Checkfree Corp., which has added whole new lines of business through buyouts this year, faces an uphill battle in trying to sustain earnings while marketing its new capabilities, analysts said.
The Columbus, Ohio-based company, best known for its consumer bill payment services, has spent the last few months absorbing Servantis Systems Inc. of Norcross, Ga., Security APL Inc. of Chicago, and Interactive Solutions Corp. of Portland, Ore.
The companies make technology for cash management, home banking, corporate and mortgage lending, risk management, portfolio management, and a variety of other banking-related services.
Checkfree said last week that it has successfully combined the operations of the acquired companies. But that's just the first step.
It is now turning its attention to communicating the wide range of products and services that it now offers banks.
A May report from Gary R. Craft, an analyst in Washington with Friedman, Billings, Ramsey & Co., said that "a costly brand-development strategy" weighs down Checkfree's ability to increase earnings.
But Pete Kight, chairman and chief executive officer of Checkfree, said in a May interview that the company needs to market aggressively to make let bankers know about its expanded capabilities.
Checkfree's stock price dropped about 10% last week, amid labor data and a Fed announcement that sent the Dow Jones industrial average plunging 115 points Friday.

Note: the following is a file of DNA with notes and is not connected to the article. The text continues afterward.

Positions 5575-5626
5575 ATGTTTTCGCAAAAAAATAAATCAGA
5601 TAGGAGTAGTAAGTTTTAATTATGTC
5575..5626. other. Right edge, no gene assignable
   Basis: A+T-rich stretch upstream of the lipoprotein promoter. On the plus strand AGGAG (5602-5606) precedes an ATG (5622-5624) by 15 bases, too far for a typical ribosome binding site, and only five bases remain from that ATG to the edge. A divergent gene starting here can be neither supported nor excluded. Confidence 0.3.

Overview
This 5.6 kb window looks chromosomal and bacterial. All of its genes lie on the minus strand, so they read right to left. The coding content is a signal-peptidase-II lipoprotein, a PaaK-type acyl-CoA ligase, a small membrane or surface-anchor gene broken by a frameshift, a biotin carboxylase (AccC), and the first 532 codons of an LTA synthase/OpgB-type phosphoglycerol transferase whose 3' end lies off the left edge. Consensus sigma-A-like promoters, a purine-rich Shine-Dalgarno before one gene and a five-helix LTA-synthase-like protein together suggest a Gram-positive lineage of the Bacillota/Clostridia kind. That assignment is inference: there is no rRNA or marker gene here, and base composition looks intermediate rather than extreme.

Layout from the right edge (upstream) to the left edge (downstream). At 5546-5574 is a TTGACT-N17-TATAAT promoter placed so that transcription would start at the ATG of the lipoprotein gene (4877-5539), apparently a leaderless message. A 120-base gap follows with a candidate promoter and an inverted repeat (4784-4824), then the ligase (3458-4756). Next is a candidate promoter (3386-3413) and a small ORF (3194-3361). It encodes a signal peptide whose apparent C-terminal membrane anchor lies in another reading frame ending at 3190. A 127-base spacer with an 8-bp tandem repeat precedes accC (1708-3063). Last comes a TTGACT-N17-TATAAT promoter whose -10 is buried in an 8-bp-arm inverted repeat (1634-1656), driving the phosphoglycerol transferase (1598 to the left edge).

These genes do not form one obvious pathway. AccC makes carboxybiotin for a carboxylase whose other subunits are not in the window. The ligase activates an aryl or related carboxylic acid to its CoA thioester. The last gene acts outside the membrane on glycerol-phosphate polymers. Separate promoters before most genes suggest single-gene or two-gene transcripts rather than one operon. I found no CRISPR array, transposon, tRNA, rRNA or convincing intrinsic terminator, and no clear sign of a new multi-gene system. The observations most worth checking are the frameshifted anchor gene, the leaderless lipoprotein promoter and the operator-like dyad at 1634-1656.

The Checkfree name has become synonymous with bill payment; the company has gathered more than 500,000 consumer users of its services over the years.
But Checkfree is no longer interested in selling these or other services directly to consumers. Instead it wants to sell to banks, which in turn can market to their retail customers.
"Banks are where consumers want to go for these services," Mr. Kight said.
Even if Checkfree shakes the image of a consumer-direct company, it faces stiff competition in the wide range of fields where it wants to compete.
Mr. Craft, who only recently initiated coverage of Checkfree, gave the stock an "underperform" rating in his report.
One reason for the rating: Checkfree's "ability to leverage banking channels is held in check by encroaching competition from Visa Interactive and Sterling Commerce."
Checkfree may need to make further acquisitions to round out its bill payment services, but such acquisitions are unlikely to boost earnings, the report said.
Mr. Craft said he agreed with a "prevailing Wall Street consensus that profitability will prove elusive until 1998."
Meanwhile, Checkfree is looking for a chief financial officer. It said last week that Robert E. Bowers will leave in August to pursue other interests.
The company said it expects to find a replacement by the end of the summer.